In April 2021, 2.7% of employees in the United States left their jobs. This represented a significant increase from 1.6% the previous year and is the highest level for almost two decades. Equally alarming, a Prudential Financial Inc survey of 2,000 employees conducted in March 2021, indicated that 25% of US employees plan to actively look for a role, in the short term with a different employer.
Why? What is causing employees to actively look for a new job?
Covid-19 is the obvious answer. The pandemic has resulted in employees re-imagining their lifestyle, re-examining their current job and benefits, re-focussing on their career path and re-considering where they want to live and work. Millennials are more likely to be considering these questions.
Remote working has furnished almost all employees with the opportunity to work from home. Initially, a work life balance was thought to be the advantage of remote working, but employees have since discovered that they are probably working longer hours. However, what this has demonstrated, is that remote working facilitates flexibility. A mother can now go to a child’s piano recital; although it probably would mean that those hours must be caught up in the evening.
All, or most, employers are grappling with the “back to the office” question and while the current consensus is to introduce a hybrid solution, this may not suit all employees. Some may want to work from the office full time, others may want to work 100% remotely- a dictatorial approach by the employer will lead to an exodus of top talent.
Importantly, the ability to work remotely has widened the talent selection pool for employers. A company in Dubai is thus no longer restricted to hiring from the Dubai talent pool but can now cast a global net. The corollary to this is that the competition for your talent is no longer restricted to Dubai companies but rather competitors from anywhere- Kazakhstan to the British Virgin Islands to Malta. Beware: they are coming to poach your top talent.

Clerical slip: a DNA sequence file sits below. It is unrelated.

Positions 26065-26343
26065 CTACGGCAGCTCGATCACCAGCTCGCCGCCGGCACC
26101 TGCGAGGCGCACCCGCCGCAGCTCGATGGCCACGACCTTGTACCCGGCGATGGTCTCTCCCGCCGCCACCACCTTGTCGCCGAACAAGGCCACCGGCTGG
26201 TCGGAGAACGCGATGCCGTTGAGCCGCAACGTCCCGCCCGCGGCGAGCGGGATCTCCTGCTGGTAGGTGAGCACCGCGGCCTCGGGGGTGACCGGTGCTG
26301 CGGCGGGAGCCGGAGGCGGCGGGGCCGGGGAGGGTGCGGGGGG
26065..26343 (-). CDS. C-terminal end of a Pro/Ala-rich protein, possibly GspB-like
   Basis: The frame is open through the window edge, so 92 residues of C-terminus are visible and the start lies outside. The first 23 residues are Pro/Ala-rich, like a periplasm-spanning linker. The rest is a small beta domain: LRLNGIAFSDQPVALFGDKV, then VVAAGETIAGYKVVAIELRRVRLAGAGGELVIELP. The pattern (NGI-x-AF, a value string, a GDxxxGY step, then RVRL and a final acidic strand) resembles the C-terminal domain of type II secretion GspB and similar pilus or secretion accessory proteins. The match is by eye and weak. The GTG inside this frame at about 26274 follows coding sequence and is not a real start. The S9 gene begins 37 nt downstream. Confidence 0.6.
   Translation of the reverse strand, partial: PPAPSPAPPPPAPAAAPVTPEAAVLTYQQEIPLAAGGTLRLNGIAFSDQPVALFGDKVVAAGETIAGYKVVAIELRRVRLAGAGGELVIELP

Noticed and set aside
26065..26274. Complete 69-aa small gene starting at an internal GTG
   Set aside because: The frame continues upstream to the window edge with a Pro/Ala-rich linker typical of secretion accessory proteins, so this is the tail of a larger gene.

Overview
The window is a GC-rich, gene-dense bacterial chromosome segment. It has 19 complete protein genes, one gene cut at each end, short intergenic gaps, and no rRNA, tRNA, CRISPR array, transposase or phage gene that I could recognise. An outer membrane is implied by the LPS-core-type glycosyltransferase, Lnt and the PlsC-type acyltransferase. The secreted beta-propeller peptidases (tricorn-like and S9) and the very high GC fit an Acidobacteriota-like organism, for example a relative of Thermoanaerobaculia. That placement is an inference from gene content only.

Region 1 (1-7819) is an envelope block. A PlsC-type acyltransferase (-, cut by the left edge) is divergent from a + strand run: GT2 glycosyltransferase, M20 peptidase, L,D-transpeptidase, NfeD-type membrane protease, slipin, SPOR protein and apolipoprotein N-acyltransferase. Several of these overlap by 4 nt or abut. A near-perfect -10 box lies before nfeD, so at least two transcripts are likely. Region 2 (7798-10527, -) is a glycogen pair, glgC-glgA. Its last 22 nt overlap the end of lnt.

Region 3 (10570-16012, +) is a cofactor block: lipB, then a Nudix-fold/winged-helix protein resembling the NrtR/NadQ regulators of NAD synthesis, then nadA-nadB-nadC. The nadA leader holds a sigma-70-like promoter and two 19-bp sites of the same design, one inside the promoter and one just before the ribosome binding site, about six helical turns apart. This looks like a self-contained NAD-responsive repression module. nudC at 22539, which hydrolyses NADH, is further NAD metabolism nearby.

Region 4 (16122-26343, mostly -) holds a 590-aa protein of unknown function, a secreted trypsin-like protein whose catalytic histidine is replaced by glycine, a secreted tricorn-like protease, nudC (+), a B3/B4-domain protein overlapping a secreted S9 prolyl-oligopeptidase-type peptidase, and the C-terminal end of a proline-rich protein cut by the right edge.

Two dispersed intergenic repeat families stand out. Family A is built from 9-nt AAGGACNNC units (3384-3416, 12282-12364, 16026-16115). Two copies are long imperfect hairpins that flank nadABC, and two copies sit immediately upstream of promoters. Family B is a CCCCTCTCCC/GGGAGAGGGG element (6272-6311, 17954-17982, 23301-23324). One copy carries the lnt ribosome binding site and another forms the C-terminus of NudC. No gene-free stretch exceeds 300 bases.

Jonas Riddestrale and Kjell Nordsrom in their book Karaoke Capitalism, identified a frightening trend-
“The talent market does not operate like markets for raw material. Competent individuals are unique and different. Economists would even describe the talent market as imperfect.
Power is now in the process of being transferred from the owners of financial capital to those in control of intellectual capital. In the gold-collar niche of the labour market, firms may end up as price-takers-being forced to accept whatever fees or salaries talented men and women suggest.”
Unfortunately, there is no panacea, magic bullet or one-fits-all scheme which can be implemented to retain your top talent. However, one thing is certain; we have moved from the “Normal”, past the “New Normal” and are entering the “Next Normal” phase where we must change our preconceived long-held ideas and adopt an agile HR approach. Also, you must accept that talent is a crucial catalyst to unlock your competitive advantage and ensure financial success post the pandemic.
When considering retention mechanisms, the entire Employee Value Proposition is important but what is even more vital, is to anticipate the trend and immediately start implementing retention tools/ schemes for your top talent NOW – certainly before your competitors do.
Once again, there is no generic magic bullet scheme applicable to all companies but whatever you chose, it must:
- identify your top talent. Not the talent from your old business model but rather those employees who will be crucial in building your business in the post-Covid business environment.
- Whether the retention policy includes short or medium term monetary schemes, or a flexible remote working policy, it must be crafted to align with the strategy and financial constraints of the company; and
- be designed in an adroit manner to act as a motivator which boosts productivity and concomitantly profits, while at the same time, effectively retaining your valuable top talent. And of course, prevents me and your global competitors poaching your top talent.
Contact Brett Hopkins if you would like more information: